LPA Fights Against Dehumanizing Events
LPA fully condemns the "Wolf of Wall Street Velcro Wall Midget Throwing Contests" wherever they occur. We are offended by these events. Along with other disability rights organizations, LPA protested and called for the removal of the dwarf tossing scene in "The Wolf of Wall Street", unfortunately without success. The glorification of dwarf tossing would be harmful enough if it only contributed to cultural stigma, but it also holds the potential to motivate serious bodily injury to members of the dwarfism community. We ask that the LPA community continue to raise their voice in opposition to and this event as well as any events in the future that do not show people with dwarfism full dignity and respect.
What I've Learned
Joanna Campbell, Executive Director, past Chapter President, past District Director, past District Parent Chairperson, author, and most of all - mom
(I originally wrote this for my last newsletter as President of the Orange Blossom Chapter (Orange County,California) of LPA. At the time, my daughter was 13 and it was April, 2006. It’s now 2011 and she is in college, so I’ve added a few new thoughts at the end.)
First and foremost, the time has come for those of us that re-started the OBC to pass the LPA-OBC baton to new families. When Vicky Schulte and I re-started OBC more than 10 years ago, her daughter Michelle was just beginning kindergarten and my daughter Elizabeth was 2. Michelle is now looking at colleges and Elizabeth is firmly involved in the middle-school/pre-teen world. I remember, at the beginning, I couldn’t even think about her going to kindergarten! My baby! How would she do? Turning her loose in the big world! No Way!
Well, both girls have grown up beautifully and I know a huge part of that is due to our involvement with LPA, both locally and nationally. I have learned so much from my friends in LPA; average and lp, adult and kids. Here are a few of the things I’ve learned.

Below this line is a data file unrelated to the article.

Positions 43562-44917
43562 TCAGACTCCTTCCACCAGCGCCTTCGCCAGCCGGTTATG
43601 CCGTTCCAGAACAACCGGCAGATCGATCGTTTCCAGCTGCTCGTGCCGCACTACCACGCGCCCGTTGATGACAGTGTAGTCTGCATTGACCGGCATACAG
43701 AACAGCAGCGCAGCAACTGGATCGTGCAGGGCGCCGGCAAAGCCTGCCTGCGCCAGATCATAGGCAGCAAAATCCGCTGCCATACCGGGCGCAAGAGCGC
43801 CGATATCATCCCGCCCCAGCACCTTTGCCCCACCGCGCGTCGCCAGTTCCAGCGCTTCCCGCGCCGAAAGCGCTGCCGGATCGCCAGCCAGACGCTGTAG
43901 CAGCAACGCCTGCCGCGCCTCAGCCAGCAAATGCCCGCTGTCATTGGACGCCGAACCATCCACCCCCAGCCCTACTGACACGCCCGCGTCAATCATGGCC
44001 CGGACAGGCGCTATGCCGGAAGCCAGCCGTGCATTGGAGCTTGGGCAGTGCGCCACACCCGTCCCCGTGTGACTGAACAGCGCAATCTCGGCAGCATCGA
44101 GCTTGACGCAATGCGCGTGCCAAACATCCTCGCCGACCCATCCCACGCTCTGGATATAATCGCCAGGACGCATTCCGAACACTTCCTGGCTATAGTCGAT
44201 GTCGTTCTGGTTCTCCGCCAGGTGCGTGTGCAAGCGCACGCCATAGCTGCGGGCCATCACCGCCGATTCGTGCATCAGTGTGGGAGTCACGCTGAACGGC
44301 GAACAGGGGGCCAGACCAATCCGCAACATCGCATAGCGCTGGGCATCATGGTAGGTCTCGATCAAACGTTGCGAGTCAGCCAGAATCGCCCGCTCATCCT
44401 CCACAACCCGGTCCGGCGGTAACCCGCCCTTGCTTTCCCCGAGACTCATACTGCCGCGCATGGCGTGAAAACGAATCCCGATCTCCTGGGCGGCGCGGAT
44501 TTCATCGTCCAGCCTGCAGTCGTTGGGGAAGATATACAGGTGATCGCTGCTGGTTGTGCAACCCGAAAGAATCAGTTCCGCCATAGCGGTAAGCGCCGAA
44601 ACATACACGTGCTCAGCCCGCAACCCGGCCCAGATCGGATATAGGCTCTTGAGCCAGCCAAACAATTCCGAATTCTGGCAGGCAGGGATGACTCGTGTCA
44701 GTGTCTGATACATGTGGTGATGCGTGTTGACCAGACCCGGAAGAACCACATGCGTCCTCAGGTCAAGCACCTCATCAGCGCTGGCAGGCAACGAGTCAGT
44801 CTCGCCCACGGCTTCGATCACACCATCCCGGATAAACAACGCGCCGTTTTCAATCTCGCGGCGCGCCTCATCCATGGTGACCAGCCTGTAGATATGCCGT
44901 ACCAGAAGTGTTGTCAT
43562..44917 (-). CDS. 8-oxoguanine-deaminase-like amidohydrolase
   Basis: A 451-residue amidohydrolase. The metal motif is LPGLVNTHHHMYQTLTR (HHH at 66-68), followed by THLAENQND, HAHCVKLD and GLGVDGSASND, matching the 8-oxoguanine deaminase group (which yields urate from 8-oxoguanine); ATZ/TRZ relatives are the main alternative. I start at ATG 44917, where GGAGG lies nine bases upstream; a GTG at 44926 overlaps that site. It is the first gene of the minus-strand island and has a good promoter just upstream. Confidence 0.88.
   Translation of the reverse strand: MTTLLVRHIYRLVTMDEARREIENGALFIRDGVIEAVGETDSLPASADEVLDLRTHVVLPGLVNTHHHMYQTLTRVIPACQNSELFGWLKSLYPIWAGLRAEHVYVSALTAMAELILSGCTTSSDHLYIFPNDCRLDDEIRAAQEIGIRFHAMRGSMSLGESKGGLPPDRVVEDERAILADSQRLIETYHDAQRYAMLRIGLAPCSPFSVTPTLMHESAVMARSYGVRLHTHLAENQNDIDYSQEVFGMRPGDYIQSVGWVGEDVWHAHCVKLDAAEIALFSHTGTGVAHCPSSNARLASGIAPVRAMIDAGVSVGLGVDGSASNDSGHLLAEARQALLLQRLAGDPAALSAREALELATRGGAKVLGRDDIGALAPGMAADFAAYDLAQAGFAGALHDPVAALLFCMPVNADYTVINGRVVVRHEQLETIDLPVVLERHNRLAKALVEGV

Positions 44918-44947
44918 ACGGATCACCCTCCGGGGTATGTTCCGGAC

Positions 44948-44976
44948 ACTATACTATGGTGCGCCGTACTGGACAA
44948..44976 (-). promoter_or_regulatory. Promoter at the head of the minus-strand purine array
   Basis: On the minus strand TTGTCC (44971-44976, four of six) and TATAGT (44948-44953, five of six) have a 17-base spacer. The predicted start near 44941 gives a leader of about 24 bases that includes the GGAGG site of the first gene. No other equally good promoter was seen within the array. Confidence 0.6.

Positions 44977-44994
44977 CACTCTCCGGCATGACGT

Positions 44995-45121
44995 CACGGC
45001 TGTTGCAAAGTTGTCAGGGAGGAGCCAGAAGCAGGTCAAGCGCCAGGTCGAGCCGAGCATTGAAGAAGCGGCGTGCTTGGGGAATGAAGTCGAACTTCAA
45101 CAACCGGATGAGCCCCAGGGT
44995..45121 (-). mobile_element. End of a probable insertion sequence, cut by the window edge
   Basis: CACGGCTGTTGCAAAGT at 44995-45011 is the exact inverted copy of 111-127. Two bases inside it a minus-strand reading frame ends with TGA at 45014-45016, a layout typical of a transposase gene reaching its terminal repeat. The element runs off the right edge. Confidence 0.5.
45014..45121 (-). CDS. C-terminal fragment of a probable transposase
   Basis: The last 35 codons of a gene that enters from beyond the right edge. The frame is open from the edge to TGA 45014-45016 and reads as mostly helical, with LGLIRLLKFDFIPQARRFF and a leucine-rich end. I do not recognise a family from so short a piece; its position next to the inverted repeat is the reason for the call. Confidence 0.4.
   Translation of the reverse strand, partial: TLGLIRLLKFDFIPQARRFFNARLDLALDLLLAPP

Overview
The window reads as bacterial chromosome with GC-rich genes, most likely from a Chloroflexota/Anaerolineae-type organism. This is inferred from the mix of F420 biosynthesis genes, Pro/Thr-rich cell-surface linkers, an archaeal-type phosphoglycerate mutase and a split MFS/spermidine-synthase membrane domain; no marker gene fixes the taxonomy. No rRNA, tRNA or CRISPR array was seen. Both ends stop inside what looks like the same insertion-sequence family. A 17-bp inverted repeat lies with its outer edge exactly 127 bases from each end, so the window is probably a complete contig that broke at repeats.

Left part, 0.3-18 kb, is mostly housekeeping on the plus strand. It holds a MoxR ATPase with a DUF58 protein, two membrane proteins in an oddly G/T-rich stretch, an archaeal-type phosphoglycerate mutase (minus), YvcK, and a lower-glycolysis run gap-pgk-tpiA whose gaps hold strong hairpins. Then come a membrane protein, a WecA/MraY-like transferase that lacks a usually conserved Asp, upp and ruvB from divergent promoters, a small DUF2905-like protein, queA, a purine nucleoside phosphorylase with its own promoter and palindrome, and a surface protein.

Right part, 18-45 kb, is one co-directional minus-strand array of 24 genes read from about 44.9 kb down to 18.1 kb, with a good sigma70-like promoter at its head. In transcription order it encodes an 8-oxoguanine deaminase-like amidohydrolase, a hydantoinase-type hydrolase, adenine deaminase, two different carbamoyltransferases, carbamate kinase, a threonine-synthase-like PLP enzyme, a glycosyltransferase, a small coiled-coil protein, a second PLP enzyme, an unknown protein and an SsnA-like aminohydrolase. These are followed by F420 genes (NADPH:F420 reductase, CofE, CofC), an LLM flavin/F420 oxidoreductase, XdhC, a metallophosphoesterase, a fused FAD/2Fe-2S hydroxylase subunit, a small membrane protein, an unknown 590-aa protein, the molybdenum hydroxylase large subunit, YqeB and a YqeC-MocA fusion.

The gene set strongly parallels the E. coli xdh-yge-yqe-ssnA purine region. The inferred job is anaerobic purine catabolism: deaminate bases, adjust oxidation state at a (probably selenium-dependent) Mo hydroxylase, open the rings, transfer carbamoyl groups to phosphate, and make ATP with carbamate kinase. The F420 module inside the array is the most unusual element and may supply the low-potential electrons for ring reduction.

I have learned how to have grace when you really want to rip some strangers head off because they are being rude.
I have learned how to tell the difference between innocent curiosity and a person who is a jerk.
I have learned to have patience when it takes longer to get places.
I have learned to focus on my children, husband and friends like there is no one else around when we are in public – because no one else matters anyway.
I have learned that sometimes it really stinks when the water park won’t let you on the slide you’ve done 12 times before, but that the management will also give in (one time) when your whole class is chanting “Let her go!” behind him.
I have learned to shop carefully for clothes and shoes.
Through my adult lp friends I have learned when something is really an issue and when to let something go, and most importantly, when I was being foolish or overprotective or too sensitive.
I learned to have a thicker skin – that’s probably one of the biggest lessons.
I’ve learned that, for the most part, the world is a good place, but that once in a while, some comment, or accusation, or assumption will come out of the blue and take your breath away.
I’ve learned that sometimes seemingly healthy people will end up with surgery no matter what.
I’ve learned to be an advocate for my children which has carried over into being an advocate for my life and other family members as well.
I’ve learned not to be intimidated by doctors.
I’ve learned it’s not a question of “having” the time, it’s a question of “making” the time. Everyone’s life is busy, but we make time for our priorities.
Personally, I’ve learned what my some of my skills are; how to put on a Regional and National Conference, how to organize an event, and how to run with an idea and make it happen.
I’ve learned to laugh and be proud of who each of us are.
I have learned that believing with every fiber of my being that my children will have a great life makes all the difference.
Life in 2011
Michelle has graduated college and Elizabeth has now begun – 8 hours away from home! Too far for my taste but we love the school.
I have learned that high school is generally better than middle school – for everybody.
I have learned that when you are an LP, dancing at LPA dances is much more fun than dancing at high school dances - for a variety of reasons. Elizabeth has learned that thanks to many years of LPA dances she can break out and win a dorm room dance off every time.
I’ve learned that I can’t change the world, but I can affect the people I come in contact with, and overall I can work to raise great human beings, who happen to be my children.
My wish for everyone who comes in contact with LPA – whether it be average-height parents or an lp child – is to find just one friend. OBC re-started because Vicky and I became friends. We started as women who had something in common (daughters with dwarfism), but then we became friends and created a relationship on our own, and now we are co-workers for LPA. You never know how life is going to turn out.